MTV News caught up with Burton about "Frankenweenie," a project long in the making, as part of our Fall Movie Preview week. Based on the classic "Frankenstein" tale, Burton's latest centers on a boy who brings his dog back from the dead, leading to all the quirky havoc one expects from a Burton film.
"There were always other characters and kids I wanted to portray," Burton said. "For me, it's like a more pure version of it."
Ethan Hawke isn't exactly the first actor that springs to mind when you're thinking of a lead for a horror movie. The 41-year-old actor has never really starred in a scary movie per se (unless you count "Daybreakers"), and there's a good reason for that.
Until starring in "Sinister," in theaters on October 5, Hawke thought actually making a horror movie would be too frightening of an experience.
Check out two exclusive images from "Sinister" and the rest of our Fall Movie Preview.
Hawke, who's currently in Greece working on the sequel to "Before Sunset" with Richard Linklater, spoke to MTV News for our Fall Movie Preview and shared his old fear of making scary movies.
Nearly 30 years after Patrick Swayze, Charlie Sheen and C. Thomas Howell took up arms against invading Soviet troops, a whole new crop of Hollywood's Pretty Young Things will fend off an equally formidable foe in the upcoming remake of "Red Dawn," hitting theaters November 21.
Starring Chris Hemsworth, Josh Hutcherson and Josh Peck, the film follows a rag-tag group of teens as their town is taken over by North Korean forces. As part of MTV's Fall Movie Preview Week, we've not only snagged an exclusive first-look image from the film, but chatted up Peck about the long-gestating project and its roots in the '80s classic.
Check out exclusive images from "Red Dawn" and the rest of our Fall Movie Preview films.
Production began on the actioner three years ago, long before Hemsworth wielded Thor's hammer or Hutcherson entered the arena as Peeta, and for co-star Peck, the wait for "Red Dawn" to break on the big-screen has been a long one, to say the least.
You know how there are all of these amazingly brilliant shows on TV right now. There's a reason for that. Many would give David Chase, the man behind "The Sopranos," credit for ushering in a golden age of television and allowing for serious, adult shows like "Mad Men," "Breaking Bad," and "Game of Thrones" to exist.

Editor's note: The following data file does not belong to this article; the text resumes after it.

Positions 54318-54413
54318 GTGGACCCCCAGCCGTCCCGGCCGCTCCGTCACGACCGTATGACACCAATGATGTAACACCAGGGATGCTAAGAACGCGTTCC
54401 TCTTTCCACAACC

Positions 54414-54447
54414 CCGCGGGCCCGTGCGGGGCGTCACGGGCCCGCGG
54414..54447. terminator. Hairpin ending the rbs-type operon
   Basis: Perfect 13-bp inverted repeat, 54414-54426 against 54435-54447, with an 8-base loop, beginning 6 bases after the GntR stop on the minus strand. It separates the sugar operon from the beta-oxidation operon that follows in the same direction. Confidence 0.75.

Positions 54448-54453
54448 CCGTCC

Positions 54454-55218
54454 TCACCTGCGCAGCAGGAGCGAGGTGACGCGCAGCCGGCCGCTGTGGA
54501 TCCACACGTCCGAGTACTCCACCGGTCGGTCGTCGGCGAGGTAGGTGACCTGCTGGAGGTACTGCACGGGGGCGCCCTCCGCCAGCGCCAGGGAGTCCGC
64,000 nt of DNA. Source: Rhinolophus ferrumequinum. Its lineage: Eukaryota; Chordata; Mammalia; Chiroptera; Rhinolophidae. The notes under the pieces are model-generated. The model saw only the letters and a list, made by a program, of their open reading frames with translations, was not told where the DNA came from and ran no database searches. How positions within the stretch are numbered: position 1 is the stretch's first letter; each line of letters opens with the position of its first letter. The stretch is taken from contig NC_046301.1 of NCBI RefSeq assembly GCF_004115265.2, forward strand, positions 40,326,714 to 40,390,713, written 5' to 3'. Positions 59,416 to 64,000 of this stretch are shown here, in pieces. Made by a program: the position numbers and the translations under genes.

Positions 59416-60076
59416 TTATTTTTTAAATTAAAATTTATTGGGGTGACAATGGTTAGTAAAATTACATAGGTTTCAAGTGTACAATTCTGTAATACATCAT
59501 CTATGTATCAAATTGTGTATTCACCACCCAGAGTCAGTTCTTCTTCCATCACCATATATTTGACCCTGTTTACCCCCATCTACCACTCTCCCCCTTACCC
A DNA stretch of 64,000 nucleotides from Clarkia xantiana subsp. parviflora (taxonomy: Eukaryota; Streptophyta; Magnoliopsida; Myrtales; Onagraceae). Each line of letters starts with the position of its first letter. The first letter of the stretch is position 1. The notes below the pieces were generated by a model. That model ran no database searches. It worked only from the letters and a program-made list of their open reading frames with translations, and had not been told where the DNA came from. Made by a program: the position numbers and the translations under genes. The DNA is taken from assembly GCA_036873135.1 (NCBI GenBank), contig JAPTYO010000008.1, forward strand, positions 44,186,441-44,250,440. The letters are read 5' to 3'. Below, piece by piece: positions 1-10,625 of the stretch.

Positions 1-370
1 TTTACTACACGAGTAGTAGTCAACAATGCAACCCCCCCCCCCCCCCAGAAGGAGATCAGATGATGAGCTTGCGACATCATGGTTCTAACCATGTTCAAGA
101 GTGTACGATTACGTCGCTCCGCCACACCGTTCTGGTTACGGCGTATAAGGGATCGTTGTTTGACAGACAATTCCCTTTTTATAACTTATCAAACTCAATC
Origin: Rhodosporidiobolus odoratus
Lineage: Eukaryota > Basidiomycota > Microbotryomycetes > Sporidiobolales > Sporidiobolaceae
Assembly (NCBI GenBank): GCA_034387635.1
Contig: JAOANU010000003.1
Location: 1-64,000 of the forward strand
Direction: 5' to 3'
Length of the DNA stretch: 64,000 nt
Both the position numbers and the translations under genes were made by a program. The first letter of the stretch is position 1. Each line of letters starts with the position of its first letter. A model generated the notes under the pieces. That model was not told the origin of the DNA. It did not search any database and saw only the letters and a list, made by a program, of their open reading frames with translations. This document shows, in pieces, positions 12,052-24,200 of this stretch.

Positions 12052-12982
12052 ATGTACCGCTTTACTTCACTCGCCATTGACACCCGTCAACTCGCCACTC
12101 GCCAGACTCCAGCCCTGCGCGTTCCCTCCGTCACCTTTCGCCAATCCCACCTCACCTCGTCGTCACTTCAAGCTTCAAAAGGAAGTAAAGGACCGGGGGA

This fall, Chase will unveil his first film, "Not Fade Away," the only thing he's produced since Journey played "The Sopranos" out in 2007. MTV News spoke with Chase for our Fall Movie Preview about his film, which tells the story of a young band of musicians during the 1960s, and why the music at the heart the movie is so important to him.
Check out exclusive images from "Not Fade Away" and the rest of our Fall Movie Preview films.
Why is this the story you tell for your first film?
I just love the music from the period. I always consider myself lucky to have been at a certain age when that music came out, the first British invasion. I love working with that music. One of my favorite things about working on 'The Sopranos' was doing the music for it. Selfishly, I wanted to continue that by doing a movie that had a lot of music in it. Just being alive back then and how important music became to people back then. It played a central role in everyone's life, radio and pop music, maybe more than today. Although, I really can't say.
When the clock ticks down on "3, 2, 1… Frankie Go Boom" this fall, actor Ron Perlman will show off his more feminine side — quite literally, in fact.
Perlman appears opposite fellow "Sons of Anarchy" star Charlie Hunnam in director Jordan Roberts' comedy as Phyllis, an ex-con computer hacker who went by the name Phil before undergoing a sex change. And it's not just surface details that changed when Phil became Phyllis, either — to hear Perlman tell it, it's the whole shebang.
"Phil is now really, truly Phyllis," Perlman told MTV News in an interview for our Fall Movie Preview week. "She's true transgender, had the operation, all of the plumbing has been rearranged. You do the math."